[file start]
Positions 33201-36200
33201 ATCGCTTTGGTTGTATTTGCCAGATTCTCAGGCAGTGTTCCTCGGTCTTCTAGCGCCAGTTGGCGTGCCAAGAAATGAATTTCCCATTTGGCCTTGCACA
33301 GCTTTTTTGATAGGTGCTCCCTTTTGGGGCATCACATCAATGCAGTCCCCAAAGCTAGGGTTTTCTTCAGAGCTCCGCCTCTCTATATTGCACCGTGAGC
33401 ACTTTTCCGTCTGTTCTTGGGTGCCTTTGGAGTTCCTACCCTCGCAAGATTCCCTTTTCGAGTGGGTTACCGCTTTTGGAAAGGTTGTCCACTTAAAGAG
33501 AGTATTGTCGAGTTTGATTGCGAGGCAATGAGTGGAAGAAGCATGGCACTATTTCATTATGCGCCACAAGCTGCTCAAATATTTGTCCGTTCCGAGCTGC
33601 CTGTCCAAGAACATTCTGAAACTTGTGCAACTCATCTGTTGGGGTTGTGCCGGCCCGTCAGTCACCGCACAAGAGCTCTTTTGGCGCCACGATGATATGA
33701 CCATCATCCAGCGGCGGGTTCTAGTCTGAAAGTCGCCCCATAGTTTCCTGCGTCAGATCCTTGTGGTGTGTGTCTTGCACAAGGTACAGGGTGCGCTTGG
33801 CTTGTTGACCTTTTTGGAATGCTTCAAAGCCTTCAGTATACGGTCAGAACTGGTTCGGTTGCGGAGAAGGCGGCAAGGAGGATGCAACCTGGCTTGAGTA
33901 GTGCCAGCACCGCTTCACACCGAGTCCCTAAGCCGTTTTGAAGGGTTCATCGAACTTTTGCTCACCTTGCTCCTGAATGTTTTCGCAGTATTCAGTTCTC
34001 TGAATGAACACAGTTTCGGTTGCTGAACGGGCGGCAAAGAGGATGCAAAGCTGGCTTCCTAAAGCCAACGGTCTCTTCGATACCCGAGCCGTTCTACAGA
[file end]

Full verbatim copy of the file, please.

Positions 33201-36200
33201 ATCGCTTTGGTTGTATTTGCCAGATTCTCAGGCAGTGTTCCTCGGTCTTCTAGCGCCAGTTGGCGTGCCAAGAAATGAATTTCCCATTTGGCCTTGCACA
33301 GCTTTTTTGATAGGTGCTCCCTTTTGGGGCATCACATCAATGCAGTCCCCAAAGCTAGGGTTTTCTTCAGAGCTCCGCCTCTCTATATTGCACCGTGAGC
33401 ACTTTTCCGTCTGTTCTTGGGTGCCTTTGGAGTTCCTACCCTCGCAAGATTCCCTTTTCGAGTGGGTTACCGCTTTTGGAAAGGTTGTCCACTTAAAGAG
33501 AGTATTGTCGAGTTTGATTGCGAGGCAATGAGTGGAAGAAGCATGGCACTATTTCATTATGCGCCACAAGCTGCTCAAATATTTGTCCGTTCCGAGCTGC
33601 CTGTCCAAGAACATTCTGAAACTTGTGCAACTCATCTGTTGGGGTTGTGCCGGCCCGTCAGTCACCGCACAAGAGCTCTTTTGGCGCCACGATGATATGA
33701 CCATCATCCAGCGGCGGGTTCTAGTCTGAAAGTCGCCCCATAGTTTCCTGCGTCAGATCCTTGTGGTGTGTGTCTTGCACAAGGTACAGGGTGCGCTTGG
33801 CTTGTTGACCTTTTTGGAATGCTTCAAAGCCTTCAGTATACGGTCAGAACTGGTTCGGTTGCGGAGAAGGCGGCAAGGAGGATGCAACCTGGCTTGAGTA
33901 GTGCCAGCACCGCTTCACACCGAGTCCCTAAGCCGTTTTGAAGGGTTCATCGAACTTTTGCTCACCTTGCTCCTGAATGTTTTCGCAGTATTCAGTTCTC
34001 TGAATGAACACAGTTTCGGTTGCTGAACGGGCGGCAAAGAGGATGCAAAGCTGGCTTCCTAAAGCCAACGGTCTCTTCGATACCCGAGCCGTTCTACAGA